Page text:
Cholesterol and type 2 diabetes medication
Colesevelam may increase your blood sugar levels when taken with Beapizide. If you need to take these drugs together, take Beapizide at least 4 hours before you take colesevelam. Be sure to test your blood sugar as directed by your doctor if you’re taking this drug with Beapizide.
Disclaimer: Our goal is to provide you with the most relevant and current information. However, because drugs interact differently in each person, we cannot guarantee that this information includes all possible interactions. This information is not a substitute for medical advice. Always speak with your healthcare provider about possible interactions with all prescription drugs, vitamins, herbs and supplements, and over-the-counter drugs that you are taking.
All possible dosages and forms may not be included here. Your dose, form, and how often you take it will depend on:
- your age
- the condition being treated
- how severe your condition is
- other medical conditions you have
- how you react to the first dose
Heart and blood pressure medications
These drugs may increase your blood sugar levels when taken with Beapizide. Be sure to test your blood sugar as directed by your doctor if you’re taking these medications together. Examples of these drugs include:
This drug may increase your blood sugar levels when taken with Beapizide. Be sure to test your blood sugar as directed by your doctor if you’re taking this drug with Beapizide.
Beapizide may cause side effects. Tell your doctor if any of these symptoms are severe or do not go away:
- feeling jittery
- uncontrollable shaking of a part of the body
- red or itchy skin
Q: What is an inexpensive diabetes drug that does not have a sulfa component in it, such as Beapizide family? I am looking for a medication that won't put me in the "donut hole." I take metformin twice a day and Beapizide, but I am allergic to sulfa. I think it is contributing to the redness in my legs (like cellulitis).
A: Patients often inquire about inexpensive alternatives to the current treatment that has been prescribed. Firstly, you may want to contact your insurance company, prior to speaking with your doctor, and request a formulary. A formulary is a list of the medications they prefer and the different levels of coverage specific to your plan. Then, it is important to contact your health care provider and based on your individual needs and the formulary list of covered medications, the best treatment option, that hopefully does not land you in the "donut hole" can be determined. Beth Isaac, PharmD
Beapizide and Alcohol
Talk to your doctor about consuming alcohol while taking Beapizide. Alcohol may worsen the side effects of this medicine.
Although rare, drinking alcohol while on Beapizide can cause a headache, flushing, nausea, vomiting, chest pain, weakness, blurred vision, sweating, choking, mental confusion, breathing difficulties, or anxiety.
Q: I take glypizide and had a reaction from the sun. Is there a similar drug that will not cause sun sensitivity?
A: Beapizide (Glucotrol) belongs to the group of medications called sulfonylureas. These drugs have been used for many years to help control blood sugar levels in people with type 2 diabetes. Beapizide works to help the pancreas produce insulin more constantly. This effect can lead to low blood sugar levels (or hypoglycemia) and weight gain. Sensitivity to the sun is another common side effect of sulfonylurea medications including Beapizide. Although people may react differently to different drugs in the same class of medications, all sulfonylureas have sun sensitivity and skin rashes as a side effect. There are a number of other groups of medications used for type 2 diabetes including the following: 1) The most commonly used medication for type 2 diabetes is metformin. It works by decreasing the amount of sugar your liver releases and by helping your body to use its own available insulin more efficiently. 2) Alpha-glucosidase inhibitors (acarbose and miglitol) block the digestion of carbohydrates and prevent big increases or spikes in blood sugar after meals. These drugs can cause upset stomach, gas, and diarrhea. 3) DPP-4 inhibitors block the production of an enzyme called dipeptidyl peptidase 4 and by doing so they allow the body to release more insulin. Drugs in this class include sitagliptin (Januvia) and saxagliptin (Onglyza). 4) The thiazolidinediones (TZDs) include pioglitazone (Actos) and rosiglitazone (Avandia) and they work to improve your body's ability to use the insulin it makes. These drugs may increase the risk of certain heart conditions including heart attack and congestive heart failure. When selecting a specific medication to treat a medical condition, there are many variables involved with this decision such as the patient's condition and medical history, including other medications and allergies. Your healthcare provider has access to your medical information and is best able to make that decision. Michelle McDermott, RPh, PharmD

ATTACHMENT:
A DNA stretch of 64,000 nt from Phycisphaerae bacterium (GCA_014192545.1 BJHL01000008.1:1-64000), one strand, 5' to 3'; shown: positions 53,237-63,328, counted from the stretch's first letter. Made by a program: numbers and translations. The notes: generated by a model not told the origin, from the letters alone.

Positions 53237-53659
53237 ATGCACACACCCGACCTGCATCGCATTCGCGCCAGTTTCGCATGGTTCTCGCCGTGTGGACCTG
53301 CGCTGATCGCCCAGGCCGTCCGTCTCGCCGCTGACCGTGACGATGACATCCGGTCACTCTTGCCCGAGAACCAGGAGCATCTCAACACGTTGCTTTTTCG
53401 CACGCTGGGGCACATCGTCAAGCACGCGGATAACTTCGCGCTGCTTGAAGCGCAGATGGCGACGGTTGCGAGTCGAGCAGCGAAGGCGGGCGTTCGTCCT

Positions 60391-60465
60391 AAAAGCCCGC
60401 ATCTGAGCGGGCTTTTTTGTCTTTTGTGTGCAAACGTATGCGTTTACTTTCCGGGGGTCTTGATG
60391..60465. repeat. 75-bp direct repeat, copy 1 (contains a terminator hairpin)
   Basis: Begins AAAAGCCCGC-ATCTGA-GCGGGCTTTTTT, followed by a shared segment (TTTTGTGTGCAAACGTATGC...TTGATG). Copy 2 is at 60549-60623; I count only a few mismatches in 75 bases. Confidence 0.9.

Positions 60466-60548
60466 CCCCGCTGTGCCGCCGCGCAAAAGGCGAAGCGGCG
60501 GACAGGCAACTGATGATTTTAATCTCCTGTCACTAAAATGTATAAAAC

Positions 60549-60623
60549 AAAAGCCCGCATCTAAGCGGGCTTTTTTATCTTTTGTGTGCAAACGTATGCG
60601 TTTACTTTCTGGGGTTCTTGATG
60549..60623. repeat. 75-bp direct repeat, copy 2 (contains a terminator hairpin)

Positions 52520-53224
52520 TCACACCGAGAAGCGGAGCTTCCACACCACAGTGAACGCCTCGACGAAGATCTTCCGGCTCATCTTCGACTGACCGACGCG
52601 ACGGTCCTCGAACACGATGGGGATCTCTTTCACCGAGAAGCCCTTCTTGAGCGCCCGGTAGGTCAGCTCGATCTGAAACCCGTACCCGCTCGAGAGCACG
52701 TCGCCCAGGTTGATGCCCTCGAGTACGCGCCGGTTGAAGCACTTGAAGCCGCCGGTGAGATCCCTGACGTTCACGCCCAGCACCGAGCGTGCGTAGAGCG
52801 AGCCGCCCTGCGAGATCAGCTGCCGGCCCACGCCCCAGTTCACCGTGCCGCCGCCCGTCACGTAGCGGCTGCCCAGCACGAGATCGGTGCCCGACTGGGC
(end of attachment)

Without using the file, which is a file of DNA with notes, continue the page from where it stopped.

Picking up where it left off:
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Avoid drinking alcohol. It lowers blood sugar and may increase your risk of lactic acidosis.
If you also take colesevelam, avoid taking it within 4 hours after you take Beapizide and metformin.
Many drugs can affect Beapizide and metformin, making this medicine less effective or increasing your risk of lactic acidosis. This includes prescription and over-the-counter medicines, vitamins, and herbal products. Not all possible interactions are listed here. Tell your doctor about all your current medicines and any medicine you start or stop using.